I suspect I’m not alone in this. Don’t get me wrong, relationships are important (hell, I’m a polyamorous relationship coach, of course I think relationships are important). But are they everything a person has going on? In my experience, usually not.

I work a lot and tend to date multiple people who also work a lot and date multiple people. Because I date interesting people, and interesting people usually have a lot going on.

Things come up. It happens.

Polyamory seems to amplify this effect. Not only do you have to contend with your own incidentals (e.g., a sudden business trip or a head cold), but you might also need to be flexible to accommodate another person in your life needing you.

This could be a metamour in crisis, sure, but it could also be a family member or a friend. Polyamorous folks tend to have a lot of friends. A recent study by Terri Conley at the University of Michigan’s Stigmatized Sexualities Lab found that polyamorous people tend to maintain more friendships as they keep a wider social network and are less likely to cut off contact after a breakup.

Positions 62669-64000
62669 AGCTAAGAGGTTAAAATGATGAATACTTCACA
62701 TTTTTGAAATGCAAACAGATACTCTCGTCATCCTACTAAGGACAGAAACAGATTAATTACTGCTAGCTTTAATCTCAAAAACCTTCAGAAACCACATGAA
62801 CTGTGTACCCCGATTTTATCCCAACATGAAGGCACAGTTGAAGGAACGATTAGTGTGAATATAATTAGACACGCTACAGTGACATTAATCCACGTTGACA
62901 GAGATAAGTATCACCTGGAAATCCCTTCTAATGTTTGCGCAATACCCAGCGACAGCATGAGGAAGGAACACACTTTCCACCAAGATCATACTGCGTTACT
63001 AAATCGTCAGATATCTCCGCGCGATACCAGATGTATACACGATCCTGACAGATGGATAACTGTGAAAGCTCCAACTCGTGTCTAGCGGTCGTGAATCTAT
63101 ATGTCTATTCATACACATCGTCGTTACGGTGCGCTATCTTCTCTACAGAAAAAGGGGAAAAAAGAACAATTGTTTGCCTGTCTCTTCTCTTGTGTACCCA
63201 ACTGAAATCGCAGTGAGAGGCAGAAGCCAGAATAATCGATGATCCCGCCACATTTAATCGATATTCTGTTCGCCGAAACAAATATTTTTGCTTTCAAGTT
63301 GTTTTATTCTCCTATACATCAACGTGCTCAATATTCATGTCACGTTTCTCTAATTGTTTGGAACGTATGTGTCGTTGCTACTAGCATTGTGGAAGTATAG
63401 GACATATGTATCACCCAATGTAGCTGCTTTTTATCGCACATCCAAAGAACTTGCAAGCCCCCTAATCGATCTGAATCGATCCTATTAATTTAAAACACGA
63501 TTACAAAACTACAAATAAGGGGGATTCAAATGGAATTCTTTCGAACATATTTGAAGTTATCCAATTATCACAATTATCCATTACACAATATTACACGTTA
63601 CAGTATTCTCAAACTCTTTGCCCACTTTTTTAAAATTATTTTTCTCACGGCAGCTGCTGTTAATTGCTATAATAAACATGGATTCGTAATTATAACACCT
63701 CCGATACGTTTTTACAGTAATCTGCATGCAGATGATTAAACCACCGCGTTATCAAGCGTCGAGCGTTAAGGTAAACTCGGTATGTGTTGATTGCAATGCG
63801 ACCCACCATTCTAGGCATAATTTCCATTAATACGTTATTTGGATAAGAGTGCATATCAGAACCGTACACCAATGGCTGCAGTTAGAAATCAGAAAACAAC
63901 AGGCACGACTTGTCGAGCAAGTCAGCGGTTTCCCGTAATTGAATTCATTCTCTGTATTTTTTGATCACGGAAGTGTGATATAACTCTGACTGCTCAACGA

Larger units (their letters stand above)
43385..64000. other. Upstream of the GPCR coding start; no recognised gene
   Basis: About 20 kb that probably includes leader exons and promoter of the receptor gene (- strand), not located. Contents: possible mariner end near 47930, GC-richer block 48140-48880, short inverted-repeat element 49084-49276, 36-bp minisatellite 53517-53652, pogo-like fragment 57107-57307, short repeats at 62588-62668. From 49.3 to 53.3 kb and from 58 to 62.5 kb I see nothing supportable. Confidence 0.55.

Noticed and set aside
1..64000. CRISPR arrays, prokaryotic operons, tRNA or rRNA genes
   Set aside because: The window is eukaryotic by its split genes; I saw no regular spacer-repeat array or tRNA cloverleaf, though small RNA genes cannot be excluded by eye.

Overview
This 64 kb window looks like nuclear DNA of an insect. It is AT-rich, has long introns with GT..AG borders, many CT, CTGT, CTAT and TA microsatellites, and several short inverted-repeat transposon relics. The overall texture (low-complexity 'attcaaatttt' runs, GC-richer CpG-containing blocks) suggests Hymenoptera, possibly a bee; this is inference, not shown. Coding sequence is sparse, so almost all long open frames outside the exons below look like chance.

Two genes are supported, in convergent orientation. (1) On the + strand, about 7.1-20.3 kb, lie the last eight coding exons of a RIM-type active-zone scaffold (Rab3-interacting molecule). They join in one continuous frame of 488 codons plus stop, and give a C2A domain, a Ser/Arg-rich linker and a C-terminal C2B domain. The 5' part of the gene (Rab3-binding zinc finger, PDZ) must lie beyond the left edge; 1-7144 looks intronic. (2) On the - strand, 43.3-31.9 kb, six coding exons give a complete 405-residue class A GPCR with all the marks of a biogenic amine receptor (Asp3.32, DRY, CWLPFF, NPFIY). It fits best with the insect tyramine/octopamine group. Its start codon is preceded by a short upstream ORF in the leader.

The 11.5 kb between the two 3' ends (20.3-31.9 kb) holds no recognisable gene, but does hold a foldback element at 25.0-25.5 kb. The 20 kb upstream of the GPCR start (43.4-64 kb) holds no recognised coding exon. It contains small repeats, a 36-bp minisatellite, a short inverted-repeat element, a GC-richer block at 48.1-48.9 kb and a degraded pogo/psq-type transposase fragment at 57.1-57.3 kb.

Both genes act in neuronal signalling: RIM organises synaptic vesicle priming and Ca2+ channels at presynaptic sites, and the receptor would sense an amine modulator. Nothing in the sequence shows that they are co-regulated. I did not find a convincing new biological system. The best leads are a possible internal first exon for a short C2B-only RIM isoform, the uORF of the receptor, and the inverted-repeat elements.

I see nothing wrong with sending the texts listed in the icing and simmering columns, provided you mean them. After all, I know folks who have an arrangement where they see each other every 2 weeks, so a one-time conflict would very much mean the reschedule would happen the week after next. And while it can be very disappointing to have to reschedule because you have to fly to LA (or Omaha, Philadelphia, wherever) last minute for a customer, it doesn’t make you an asshole.

This is an additional way that polyamorous relationships take trust. Balancing multiple priorities can look a lot like simmering or icing. Even when they’re not.

Be worthy of this trust. Be as direct as you can be even if it’s uncomfortable for you.

Featured Image: CC BY – orinoko42